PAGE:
Language Policy Processes and Consequences: Arizona Case Studies

Edited by: Sarah C.K. Moore

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Multilingual Matters
Number of pages:
234mm x 156mm

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This book traces the recent socio-historical trajectory of educational language policy in Arizona, the state with the most restrictive English-only implementation in the US. Chapters, each representing a case study of policy-making in the state, include:

• an overview and background of the English-only movement, the genesis of Structured English Immersion (SEI), and current status of language policy in Arizona;

• an in-depth review of the Flores case presented by its lead lawyer;

• a look at early Proposition 203 implementation in the context of broader educational 'reform' efforts;

• examples of how early state-wide mandates impacted teacher professional development;

• a presentation of how new university-level teacher preparation curricula misaligns with commonly-held beliefs about what teachers of language minority students should know and understand;

• an exploration of principals' concerns about enforcing top-down policies for SEI implementation;

• an investigation of what SEI policy looks like in today's classrooms and whether it constitutes equity;

• and finally, a discussion of what the various cases mean for the education of English learners in the state.

Arizona is the miner's canary for linguistic human rights. Authored by scholars and practitioners who have been directly involved in documenting – and contesting –Arizona's English-only policies, this highly accessible and important volume is a call to action for all concerned with social and linguistic justice in education. From segregated schooling to the nullification of accommodations for English learners, the authors bring to light the toxic consequences of restrictive language policies, while clearly pointing the way to more equitable and appropriate educational alternatives.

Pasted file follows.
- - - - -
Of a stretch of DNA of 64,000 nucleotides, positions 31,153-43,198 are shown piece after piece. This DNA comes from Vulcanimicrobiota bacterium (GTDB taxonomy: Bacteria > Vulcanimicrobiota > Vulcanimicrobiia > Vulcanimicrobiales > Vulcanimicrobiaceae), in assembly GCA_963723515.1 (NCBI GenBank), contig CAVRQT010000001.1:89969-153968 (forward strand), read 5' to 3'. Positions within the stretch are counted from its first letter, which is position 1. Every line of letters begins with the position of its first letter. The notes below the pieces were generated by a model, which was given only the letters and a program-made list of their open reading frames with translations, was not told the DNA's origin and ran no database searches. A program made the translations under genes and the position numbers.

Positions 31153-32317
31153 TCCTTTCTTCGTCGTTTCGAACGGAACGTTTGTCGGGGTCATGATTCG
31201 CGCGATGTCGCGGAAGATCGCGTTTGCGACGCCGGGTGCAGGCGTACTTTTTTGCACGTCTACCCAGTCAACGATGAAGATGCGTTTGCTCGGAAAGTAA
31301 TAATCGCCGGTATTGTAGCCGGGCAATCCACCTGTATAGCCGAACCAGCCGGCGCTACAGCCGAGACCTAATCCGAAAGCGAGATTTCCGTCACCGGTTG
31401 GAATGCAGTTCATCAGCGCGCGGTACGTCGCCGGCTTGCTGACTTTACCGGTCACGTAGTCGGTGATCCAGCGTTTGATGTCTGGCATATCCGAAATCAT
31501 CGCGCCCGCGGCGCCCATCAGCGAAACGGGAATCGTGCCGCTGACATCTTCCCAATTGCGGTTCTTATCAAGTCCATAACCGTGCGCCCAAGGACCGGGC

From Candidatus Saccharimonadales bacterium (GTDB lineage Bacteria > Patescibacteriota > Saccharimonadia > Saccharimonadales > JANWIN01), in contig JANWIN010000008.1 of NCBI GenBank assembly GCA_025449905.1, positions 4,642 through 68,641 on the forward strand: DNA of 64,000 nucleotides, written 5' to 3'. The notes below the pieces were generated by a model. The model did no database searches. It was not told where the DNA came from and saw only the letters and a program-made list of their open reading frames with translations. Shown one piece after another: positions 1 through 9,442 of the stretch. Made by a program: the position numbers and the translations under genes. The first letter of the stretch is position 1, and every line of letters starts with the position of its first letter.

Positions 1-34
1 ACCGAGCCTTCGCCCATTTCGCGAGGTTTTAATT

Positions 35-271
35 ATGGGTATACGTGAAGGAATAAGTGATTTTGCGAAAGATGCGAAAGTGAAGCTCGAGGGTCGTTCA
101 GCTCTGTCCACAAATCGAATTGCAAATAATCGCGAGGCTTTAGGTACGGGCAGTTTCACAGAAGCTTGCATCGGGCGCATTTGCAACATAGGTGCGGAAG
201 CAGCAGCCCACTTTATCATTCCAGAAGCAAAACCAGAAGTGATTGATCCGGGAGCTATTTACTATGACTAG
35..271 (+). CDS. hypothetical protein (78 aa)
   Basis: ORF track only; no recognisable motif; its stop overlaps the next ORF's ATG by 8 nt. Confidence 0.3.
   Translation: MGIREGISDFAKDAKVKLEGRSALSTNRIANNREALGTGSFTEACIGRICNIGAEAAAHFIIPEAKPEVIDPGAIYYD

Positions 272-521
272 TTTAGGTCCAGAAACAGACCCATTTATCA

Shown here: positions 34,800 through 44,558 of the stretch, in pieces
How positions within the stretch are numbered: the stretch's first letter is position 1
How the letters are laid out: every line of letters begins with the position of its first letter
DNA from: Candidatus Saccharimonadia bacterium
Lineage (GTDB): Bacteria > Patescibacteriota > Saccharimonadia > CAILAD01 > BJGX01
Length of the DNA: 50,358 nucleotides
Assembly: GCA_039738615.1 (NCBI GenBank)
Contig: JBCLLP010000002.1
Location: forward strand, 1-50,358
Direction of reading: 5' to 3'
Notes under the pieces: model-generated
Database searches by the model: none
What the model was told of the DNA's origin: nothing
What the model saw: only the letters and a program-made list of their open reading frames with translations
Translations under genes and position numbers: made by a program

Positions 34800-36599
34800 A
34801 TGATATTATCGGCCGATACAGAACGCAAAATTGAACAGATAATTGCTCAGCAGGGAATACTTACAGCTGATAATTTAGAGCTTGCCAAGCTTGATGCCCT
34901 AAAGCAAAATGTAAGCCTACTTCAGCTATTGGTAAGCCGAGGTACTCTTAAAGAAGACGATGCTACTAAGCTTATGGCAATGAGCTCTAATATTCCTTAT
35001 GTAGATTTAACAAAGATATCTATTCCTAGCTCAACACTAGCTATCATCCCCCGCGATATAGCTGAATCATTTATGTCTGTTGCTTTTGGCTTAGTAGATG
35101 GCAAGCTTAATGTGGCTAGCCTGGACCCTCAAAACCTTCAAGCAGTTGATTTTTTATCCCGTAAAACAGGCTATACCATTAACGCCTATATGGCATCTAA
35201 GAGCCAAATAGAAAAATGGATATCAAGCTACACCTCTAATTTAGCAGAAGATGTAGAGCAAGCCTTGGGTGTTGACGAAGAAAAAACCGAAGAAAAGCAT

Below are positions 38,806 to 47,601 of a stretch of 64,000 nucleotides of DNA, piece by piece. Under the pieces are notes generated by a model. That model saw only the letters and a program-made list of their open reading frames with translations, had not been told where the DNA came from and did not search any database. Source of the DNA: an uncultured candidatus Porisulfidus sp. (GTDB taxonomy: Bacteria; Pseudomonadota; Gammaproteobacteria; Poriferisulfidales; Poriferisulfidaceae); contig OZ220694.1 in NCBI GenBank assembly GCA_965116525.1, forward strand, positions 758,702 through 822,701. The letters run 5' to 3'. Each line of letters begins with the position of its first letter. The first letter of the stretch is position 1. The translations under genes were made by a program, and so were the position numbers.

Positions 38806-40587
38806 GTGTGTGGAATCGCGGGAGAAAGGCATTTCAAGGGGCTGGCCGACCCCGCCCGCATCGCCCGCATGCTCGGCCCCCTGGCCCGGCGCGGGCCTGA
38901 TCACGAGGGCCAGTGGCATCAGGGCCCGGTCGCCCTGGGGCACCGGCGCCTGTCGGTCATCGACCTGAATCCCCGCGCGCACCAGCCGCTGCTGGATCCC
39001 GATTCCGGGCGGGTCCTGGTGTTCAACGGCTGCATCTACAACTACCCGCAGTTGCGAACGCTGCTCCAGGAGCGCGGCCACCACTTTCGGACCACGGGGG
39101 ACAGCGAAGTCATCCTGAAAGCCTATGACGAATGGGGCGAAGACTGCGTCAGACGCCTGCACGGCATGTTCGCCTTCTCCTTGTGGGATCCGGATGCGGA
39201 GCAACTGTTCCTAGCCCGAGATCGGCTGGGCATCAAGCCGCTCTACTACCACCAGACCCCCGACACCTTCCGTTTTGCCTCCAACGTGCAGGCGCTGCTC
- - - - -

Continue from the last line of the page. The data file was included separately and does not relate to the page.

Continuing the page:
This excellent volume carefully and deftly documents how language policies have impacted educational opportunity for Arizona students. The multilayered coverage of language policy processes is remarkable – from legal ramifications to implementation in schools. It is an important contribution to the field, offering both theoretical and methodological insight and innovation.

Arizona is ground zero in language policy affecting immigrant children in the US. Moore's volume tells the story of English-only policies in Arizona with informative chapters on the history, legal context, and empirical consequences for students, teachers, and administrators. It is a must-read for scholars, policymakers, and activists concerned with the education of bilingual learners.

Sarah Catherine K. Moore is a Program Director at the Center for Applied Linguistics, Washington, DC. Her research interests include educational language policy, teacher preparation, curriculum and instruction for language learners and policy implementation.

1. Karen E. Lillie and Sarah Catherine K. Moore: SEI in Arizona: Bastion for States' Rights

2. Tim Hogan: Flores v. Arizona

3. Wayne E. Wright: Prop. 203 and Arizona's Early School Reform Efforts: The Nullification of Accommodations

4. Sarah Catherine K. Moore: Ensuring Oversight: State-Wide SEI Teacher Professional Development

5. Amy Markos and M. Beatriz Arias: (Mis)Aligned Curricula: The Case of New Course Content

6. Giovanna Grijalva and Margarita Jiménez-Silva: Exploring Principals' Concerns Regarding the Implementation of Arizona's Mandated SEI Model

7. Karen E. Lillie and Amy Markos: The Four-Hour Block: SEI in Classrooms

8. Terrence G. Wiley: Conclusion: The Consequences of Nullification

Postgraduate, Research / Professional, Undergraduate
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